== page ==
Miswak | Wikipedia audio article


The miswak (miswaak, siwak, sewak, Arabic:
سواك‎ or مسواك) is a teeth cleaning twig made from the Salvadora persica tree
(known as arāk, أراك, in Arabic). It is reputed to have been used over 7000
years ago. The miswak’s properties have been described
thus: “Apart from their antibacterial activity which may help control the formation and activity
of dental plaque, they can be used effectively as a natural toothbrush for teeth cleaning. Such sticks are effective, inexpensive, common,
available, and contain many medical properties”. It also features prominently in Islamic hygienical
jurisprudence. The miswak is predominant in Muslim-inhabited
areas. It is commonly used in the Arabian peninsula,
the Horn of Africa, North Africa, parts of the Sahel, South Asia, Central Asia and Southeast
Asia. In Malaysia, miswak is known as Kayu Sugi
(Malay for ‘chewing stick’).==Science=====Studies===
The World Health Organization (WHO) recommended the use of the miswak in 1986, but in 2000
an international consensus report on oral hygiene concluded that further research was
needed to document the effect of the miswak. Some of this further research has been done
on a population of 203, and concluded, in turn, “that the periodontal status of miswak
users in this Sudanese population is better than that of toothbrush users”. Yet another comparative study conducted on
a sampling of 480 Saudi Arabian adults found that “the level of need for periodontal care
in the sample chosen is low when compared with the findings of similar studies undertaken
in other countries. The frequent use of the ‘Miswak’ was associated
with a lower need for treatment”.A 2016 paper has been published comparing human DNA left
on used miswak and toothbrushes, including the effect of time, to determine whether miswak
is a reasonable source of DNA when found at crime scenes. The conclusion was that miswak contains a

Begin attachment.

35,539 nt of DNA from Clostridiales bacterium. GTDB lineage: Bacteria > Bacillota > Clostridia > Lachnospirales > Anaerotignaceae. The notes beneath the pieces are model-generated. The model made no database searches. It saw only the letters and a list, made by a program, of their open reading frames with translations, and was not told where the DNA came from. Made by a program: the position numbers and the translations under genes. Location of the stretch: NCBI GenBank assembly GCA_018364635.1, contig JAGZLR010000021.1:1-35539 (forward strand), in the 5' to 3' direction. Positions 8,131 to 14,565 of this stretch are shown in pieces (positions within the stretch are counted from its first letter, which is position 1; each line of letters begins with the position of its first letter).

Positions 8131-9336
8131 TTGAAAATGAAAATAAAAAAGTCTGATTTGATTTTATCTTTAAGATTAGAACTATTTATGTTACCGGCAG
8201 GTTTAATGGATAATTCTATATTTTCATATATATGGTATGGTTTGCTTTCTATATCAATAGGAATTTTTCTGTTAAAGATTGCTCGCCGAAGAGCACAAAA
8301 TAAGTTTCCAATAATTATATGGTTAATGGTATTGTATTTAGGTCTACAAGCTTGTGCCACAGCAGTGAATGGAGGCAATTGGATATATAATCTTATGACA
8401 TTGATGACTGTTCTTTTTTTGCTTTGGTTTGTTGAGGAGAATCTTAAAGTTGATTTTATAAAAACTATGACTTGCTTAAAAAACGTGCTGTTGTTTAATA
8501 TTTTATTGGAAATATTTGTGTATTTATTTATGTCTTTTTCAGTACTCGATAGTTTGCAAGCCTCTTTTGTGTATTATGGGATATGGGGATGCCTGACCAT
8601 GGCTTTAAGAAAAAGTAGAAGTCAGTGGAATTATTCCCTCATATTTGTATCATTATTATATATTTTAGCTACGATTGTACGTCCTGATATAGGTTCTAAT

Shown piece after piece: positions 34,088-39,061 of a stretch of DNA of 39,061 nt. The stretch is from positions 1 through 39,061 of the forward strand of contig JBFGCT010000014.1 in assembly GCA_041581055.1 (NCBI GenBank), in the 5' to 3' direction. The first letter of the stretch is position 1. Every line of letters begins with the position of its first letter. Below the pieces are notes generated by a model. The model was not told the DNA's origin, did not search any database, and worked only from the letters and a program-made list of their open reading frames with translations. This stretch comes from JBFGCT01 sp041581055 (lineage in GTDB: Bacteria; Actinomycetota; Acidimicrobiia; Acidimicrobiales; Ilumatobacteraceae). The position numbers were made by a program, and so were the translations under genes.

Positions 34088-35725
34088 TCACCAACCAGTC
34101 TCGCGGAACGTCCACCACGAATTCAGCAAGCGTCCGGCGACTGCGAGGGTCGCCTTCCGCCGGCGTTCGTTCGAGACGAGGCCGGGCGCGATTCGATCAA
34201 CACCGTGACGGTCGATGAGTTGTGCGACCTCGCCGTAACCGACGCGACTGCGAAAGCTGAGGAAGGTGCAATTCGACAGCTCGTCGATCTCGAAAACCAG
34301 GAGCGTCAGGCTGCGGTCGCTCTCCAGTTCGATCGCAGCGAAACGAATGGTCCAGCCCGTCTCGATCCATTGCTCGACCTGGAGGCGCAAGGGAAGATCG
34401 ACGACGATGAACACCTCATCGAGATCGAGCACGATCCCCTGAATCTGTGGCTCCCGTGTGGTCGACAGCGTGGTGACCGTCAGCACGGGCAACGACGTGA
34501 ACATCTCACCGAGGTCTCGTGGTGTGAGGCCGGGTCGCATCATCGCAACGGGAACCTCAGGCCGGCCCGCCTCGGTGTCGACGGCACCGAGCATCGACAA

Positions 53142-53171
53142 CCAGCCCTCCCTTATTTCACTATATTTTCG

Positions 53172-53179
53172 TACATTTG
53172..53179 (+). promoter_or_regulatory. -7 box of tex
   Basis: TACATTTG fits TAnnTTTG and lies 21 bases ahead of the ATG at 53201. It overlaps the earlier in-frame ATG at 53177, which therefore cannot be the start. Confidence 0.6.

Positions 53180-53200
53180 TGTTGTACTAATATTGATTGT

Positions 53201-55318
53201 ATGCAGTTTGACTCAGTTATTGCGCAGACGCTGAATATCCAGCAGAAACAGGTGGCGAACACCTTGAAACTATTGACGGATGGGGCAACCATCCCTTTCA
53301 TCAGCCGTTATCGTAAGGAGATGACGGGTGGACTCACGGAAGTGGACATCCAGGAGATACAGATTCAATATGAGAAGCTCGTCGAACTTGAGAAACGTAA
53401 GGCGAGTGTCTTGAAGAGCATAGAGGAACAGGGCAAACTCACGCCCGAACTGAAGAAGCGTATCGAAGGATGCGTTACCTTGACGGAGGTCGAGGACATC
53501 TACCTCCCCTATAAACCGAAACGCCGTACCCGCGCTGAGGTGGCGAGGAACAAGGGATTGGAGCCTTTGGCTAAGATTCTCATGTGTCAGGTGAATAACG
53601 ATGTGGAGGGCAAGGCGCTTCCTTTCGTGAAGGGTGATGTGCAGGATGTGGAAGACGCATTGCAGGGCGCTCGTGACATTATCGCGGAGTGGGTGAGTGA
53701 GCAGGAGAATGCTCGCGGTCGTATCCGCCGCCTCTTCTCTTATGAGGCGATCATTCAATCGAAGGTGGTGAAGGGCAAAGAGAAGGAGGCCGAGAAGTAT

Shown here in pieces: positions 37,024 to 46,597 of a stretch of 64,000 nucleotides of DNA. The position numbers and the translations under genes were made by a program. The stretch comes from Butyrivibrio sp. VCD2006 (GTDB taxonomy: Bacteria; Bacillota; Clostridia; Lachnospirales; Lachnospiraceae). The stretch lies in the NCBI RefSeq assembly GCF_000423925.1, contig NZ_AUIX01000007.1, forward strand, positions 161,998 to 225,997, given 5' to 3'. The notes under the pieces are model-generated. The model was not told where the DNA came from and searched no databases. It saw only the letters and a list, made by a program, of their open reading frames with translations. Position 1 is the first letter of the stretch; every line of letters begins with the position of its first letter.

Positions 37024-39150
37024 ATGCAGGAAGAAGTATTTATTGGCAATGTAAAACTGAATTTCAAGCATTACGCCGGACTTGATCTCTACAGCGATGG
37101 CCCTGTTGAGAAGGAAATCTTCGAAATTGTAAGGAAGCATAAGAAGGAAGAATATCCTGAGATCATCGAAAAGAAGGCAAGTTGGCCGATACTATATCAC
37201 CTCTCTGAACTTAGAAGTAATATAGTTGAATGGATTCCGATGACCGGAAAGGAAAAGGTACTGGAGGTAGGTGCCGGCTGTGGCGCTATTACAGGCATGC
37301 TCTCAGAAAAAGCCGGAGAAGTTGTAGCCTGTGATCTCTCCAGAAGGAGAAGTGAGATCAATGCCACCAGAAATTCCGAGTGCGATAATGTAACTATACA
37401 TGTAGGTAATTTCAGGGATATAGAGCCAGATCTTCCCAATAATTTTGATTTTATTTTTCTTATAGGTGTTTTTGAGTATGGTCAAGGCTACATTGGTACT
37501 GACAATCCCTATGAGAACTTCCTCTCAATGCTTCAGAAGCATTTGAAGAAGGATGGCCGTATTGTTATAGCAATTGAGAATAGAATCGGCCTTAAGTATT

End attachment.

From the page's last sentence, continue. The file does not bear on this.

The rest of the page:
high enough quantity of DNA, and retained good DNA profiling; and when compared to toothbrushes,
miswak is a reasonable source of DNA for forensic profiling. In addition, time of storage up to 4 months
had no or little effects on results.===Miswak extract vs. oral disinfectants
===Studies indicate that Salvadora persica extract
exhibits low antimicrobial activity compared to other oral disinfectants and anti-plaque
agents like triclosan and chlorhexidine gluconate. Mouthrinses containing chlorhexidine was with
maximum antibacterial activity, while cetylpyridinium chloride mouthrinses were with moderate and
miswak extract was with low antibacterial activity.However, the benefits of triclosan
were discounted by the United States Food and Drug Administration in 2016 and its safety
is uncertain as a hygiene product ingredient. Chlorhexidine gluconate was also linked to
serious allergic reactions, albeit rarely.==Religious prescriptions==The use of the miswak is frequently advocated
in the hadith (the traditions relating to the life of Muhammad). Situations where the miswak is recommended
to be used include before religious practice, before entering one’s house, before and after
going on a journey, on Fridays, before sleeping and after waking up, when experiencing hunger
or thirst and before entering any good gathering. In addition to strengthening the gums, preventing
tooth decay and eliminating toothaches, the miswak is said to halt further decay that
has already set in. Furthermore, it is reputed to create a fragrance
in the mouth, eliminate bad breath, improve sensitivity of taste-buds and promote cleaner
teeth.===A hadith concerning the miswak===
It is often mentioned that the Islamic prophet Muhammad recommended the miswak’s use. He is quoted in various hadith extolling its
virtues: Were it not that I might over-burden the Believers
I would have ordered them to use Siwak (Miswak) at the time of every Prayer. Four things are from among the practices of
the Prophets: Circumcision, Perfume, Miswak, and Marriage. Make a regular practice of Miswak for verily
it is the purification for the mouth and a means of the pleasure of the Lord. Use the Miswaak, for verily, it purifies the
mouth, and it is a Pleasure for the Lord. Jib-ra-eel (A.S.) exhorted me so much to use
the Miswaak that I feared that its use would be decreed obligatory upon me and upon my
Ummah. If I did not fear imposing hardship on my
Ummah I would have made its use obligatory upon my people. Verily, I use the Miswaak so much that I fear
the front part of my mouth being peeled (by constant and abundant brushing with the Miswaak)==Maintenance==A miswak should be one hand span in length
when selected. If it becomes dry, it should be soaked in
any water to soften the end bristles. The end should be cut afresh to ensure hygiene
and should never be stored near a toilet or sink. The brush may be created by cutting Salvadora
persica’s branches instead of its roots; keeping in mind that the tree’s roots can retain moisture
more so than its branches. This favors more long-term usage.==Carrying==
Many companies offer special cases for carrying miswak. Many of these companies also produce miswak
itself. The main purpose of these cases is to protect
and carry miswak in order to preserve its freshness. Plastic toothbrush cases are available at
most drug stores and may be used for carrying a Miswak

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